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Howard officer critical after being struck by car

The Baltimore Sun

A 32-year-old Howard County police officer working a speed-enforcement detail on Route 32 in Savage was struck by a car and critically injured yesterday.

Pfc. Scott Wheeler, a veteran of 6 1/2 years on the force, was reported in critical condition at Maryland Shock Trauma Center last night, said Howard County police spokesman Major Gary Gardner.

Wheeler and two other officers were checking for speeding vehicles traveling east on Route 32 near U.S. 1. Wheeler was attempting to flag down a driver when he was struck by a Nissan Sentra about 2 p.m. He suffered head injuries and was flown to Shock Trauma.

The 24-year-old woman driving the Sentra pulled over after the incident. Police questioned her and no charges have been filed. The investigation is continuing, authorities said.

"We suffered a real tragedy here in Howard County when an officer was seriously injured trying to protect people on the roadways," said Howard County Chief of Police William McMahon. "He was in the process of flagging a violator over for a speeding violation, at which time he was struck."

Wheeler, who was married in September, normally works night shifts in the southern Howard County police district. In December 2002, he was named Howard County's Police Officer of the Month, in part for capturing suspects in an attempted armed robbery at a Bennigan's restaurant in Columbia.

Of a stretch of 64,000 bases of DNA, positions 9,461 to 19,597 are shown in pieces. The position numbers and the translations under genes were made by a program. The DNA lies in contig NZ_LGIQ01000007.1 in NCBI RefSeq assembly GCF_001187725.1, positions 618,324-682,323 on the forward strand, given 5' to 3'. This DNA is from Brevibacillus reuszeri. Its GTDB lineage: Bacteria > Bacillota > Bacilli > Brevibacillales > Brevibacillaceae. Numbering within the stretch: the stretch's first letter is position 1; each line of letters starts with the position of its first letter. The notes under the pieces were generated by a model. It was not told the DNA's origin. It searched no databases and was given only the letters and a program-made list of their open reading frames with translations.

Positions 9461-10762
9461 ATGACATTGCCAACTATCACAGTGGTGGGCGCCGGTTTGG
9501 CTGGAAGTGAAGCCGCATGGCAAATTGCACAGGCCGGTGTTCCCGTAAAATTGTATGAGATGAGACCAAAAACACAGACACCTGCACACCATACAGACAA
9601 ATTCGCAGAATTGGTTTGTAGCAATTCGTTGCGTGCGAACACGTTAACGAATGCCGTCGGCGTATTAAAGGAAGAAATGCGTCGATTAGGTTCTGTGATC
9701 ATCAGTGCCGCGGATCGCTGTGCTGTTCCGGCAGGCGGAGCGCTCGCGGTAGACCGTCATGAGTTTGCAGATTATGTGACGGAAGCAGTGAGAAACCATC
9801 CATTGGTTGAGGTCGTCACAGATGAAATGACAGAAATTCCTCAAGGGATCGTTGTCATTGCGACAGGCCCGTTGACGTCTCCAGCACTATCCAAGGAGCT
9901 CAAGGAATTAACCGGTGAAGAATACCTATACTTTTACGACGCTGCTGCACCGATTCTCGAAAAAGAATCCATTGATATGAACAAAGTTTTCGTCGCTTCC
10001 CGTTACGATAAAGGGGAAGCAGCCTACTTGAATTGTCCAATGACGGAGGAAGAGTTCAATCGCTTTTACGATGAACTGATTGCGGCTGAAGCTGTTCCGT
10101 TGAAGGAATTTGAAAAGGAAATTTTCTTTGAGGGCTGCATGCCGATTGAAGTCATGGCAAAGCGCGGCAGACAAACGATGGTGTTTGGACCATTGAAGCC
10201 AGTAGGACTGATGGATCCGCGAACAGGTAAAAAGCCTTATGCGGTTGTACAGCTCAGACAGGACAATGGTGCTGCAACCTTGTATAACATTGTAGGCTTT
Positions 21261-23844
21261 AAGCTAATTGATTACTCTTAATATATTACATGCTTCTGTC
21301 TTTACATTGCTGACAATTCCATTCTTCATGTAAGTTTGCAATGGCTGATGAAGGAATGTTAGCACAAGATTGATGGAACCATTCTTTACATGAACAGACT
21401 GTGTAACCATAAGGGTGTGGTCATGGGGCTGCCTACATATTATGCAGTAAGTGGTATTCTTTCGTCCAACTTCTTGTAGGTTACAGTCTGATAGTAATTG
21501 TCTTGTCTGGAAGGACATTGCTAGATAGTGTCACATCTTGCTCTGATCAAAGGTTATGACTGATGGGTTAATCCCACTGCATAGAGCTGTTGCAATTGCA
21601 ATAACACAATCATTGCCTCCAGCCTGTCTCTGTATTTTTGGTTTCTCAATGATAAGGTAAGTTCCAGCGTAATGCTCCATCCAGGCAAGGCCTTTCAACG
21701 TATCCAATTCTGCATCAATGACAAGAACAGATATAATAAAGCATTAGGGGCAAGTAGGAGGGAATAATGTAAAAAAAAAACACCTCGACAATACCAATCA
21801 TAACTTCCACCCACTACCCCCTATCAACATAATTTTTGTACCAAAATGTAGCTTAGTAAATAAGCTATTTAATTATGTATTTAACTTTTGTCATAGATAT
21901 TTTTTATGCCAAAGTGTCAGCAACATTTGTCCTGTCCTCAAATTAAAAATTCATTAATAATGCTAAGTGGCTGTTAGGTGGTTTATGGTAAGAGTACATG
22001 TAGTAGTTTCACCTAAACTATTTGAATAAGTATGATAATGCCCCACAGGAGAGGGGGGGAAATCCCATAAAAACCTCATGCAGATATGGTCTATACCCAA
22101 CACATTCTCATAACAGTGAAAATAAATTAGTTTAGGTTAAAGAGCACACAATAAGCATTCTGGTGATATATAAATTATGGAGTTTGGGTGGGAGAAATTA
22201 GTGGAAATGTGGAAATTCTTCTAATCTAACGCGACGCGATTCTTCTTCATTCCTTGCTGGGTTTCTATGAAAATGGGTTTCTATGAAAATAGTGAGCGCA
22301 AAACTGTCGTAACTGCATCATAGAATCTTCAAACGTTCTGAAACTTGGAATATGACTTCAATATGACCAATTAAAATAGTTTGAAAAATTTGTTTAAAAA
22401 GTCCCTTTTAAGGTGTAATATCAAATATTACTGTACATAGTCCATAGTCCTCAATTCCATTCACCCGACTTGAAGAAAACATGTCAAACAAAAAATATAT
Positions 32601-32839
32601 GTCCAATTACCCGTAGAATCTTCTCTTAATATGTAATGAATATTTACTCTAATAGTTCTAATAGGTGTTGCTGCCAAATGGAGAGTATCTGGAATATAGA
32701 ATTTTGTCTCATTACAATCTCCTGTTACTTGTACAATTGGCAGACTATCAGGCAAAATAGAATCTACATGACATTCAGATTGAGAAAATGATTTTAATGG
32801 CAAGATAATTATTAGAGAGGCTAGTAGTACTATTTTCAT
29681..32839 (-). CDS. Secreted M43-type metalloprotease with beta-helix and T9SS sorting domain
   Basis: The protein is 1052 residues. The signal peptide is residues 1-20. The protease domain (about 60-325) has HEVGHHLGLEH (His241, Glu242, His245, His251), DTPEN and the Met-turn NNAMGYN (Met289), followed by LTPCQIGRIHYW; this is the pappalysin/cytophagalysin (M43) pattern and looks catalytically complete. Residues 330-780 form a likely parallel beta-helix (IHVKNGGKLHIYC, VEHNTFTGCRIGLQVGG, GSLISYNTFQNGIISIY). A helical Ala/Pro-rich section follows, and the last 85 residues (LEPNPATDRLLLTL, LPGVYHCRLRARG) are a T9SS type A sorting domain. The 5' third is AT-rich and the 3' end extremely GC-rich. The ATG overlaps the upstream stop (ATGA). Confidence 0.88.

The department singled him out in a citation for his "consistent good judgment and dedication" in the line of duty.

"He's a good, solid officer. Easy-going, did his job well," said Daniel Besseck, secretary of the Howard County Police Officers Association and a longtime patrol officer. "He's one of those guys who everybody knew, everybody liked."

Wheeler's wife, parents, friends and fellow officers were at the hospital, McMahon said. Howard County police officials said Wheeler lives in Millersville.

Police spokeswoman Pfc. Jennifer Reidy said the three Howard County police officers were following proper procedures for traffic stops.

Brad McQuay, who has served with the Harford County Sheriff's Department for about five years and has often worked traffic enforcement, said the job can be frightening at night. "There are a million things in that car that can direct your attention away from the roadway," said McQuay.

In 2005, a Howard County auxiliary officer was injured when he was struck by a car and subsequently lost a leg.

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